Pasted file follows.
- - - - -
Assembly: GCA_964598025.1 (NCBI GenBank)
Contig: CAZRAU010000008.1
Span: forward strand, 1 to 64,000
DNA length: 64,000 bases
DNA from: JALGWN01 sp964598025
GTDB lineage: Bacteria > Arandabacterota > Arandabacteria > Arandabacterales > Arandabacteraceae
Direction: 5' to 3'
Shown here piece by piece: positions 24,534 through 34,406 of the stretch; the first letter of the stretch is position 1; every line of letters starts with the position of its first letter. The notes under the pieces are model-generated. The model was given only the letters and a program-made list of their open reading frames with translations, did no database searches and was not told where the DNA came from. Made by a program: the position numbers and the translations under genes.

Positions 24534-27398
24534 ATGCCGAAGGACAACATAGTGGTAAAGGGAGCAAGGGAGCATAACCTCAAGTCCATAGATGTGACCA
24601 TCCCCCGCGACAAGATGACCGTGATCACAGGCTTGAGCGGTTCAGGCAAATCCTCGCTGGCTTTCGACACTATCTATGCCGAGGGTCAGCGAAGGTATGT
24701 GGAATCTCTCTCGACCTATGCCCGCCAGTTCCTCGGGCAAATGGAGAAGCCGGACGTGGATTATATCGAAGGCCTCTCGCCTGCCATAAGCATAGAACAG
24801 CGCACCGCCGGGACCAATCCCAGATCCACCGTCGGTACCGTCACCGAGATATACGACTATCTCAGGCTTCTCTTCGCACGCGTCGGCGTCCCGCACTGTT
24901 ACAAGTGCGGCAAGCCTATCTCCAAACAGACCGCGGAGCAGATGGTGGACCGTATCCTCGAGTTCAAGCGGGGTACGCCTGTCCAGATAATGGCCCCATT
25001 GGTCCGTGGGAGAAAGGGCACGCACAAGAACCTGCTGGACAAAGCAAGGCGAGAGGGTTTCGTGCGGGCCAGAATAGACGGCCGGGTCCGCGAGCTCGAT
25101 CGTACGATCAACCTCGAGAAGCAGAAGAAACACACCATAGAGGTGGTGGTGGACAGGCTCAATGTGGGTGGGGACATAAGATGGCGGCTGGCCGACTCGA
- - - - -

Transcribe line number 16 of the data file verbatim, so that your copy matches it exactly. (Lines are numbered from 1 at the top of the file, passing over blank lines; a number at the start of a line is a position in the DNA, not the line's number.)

25101 CGTACGATCAACCTCGAGAAGCAGAAGAAACACACCATAGAGGTGGTGGTGGACAGGCTCAATGTGGGTGGGGACATAAGATGGCGGCTGGCCGACTCGA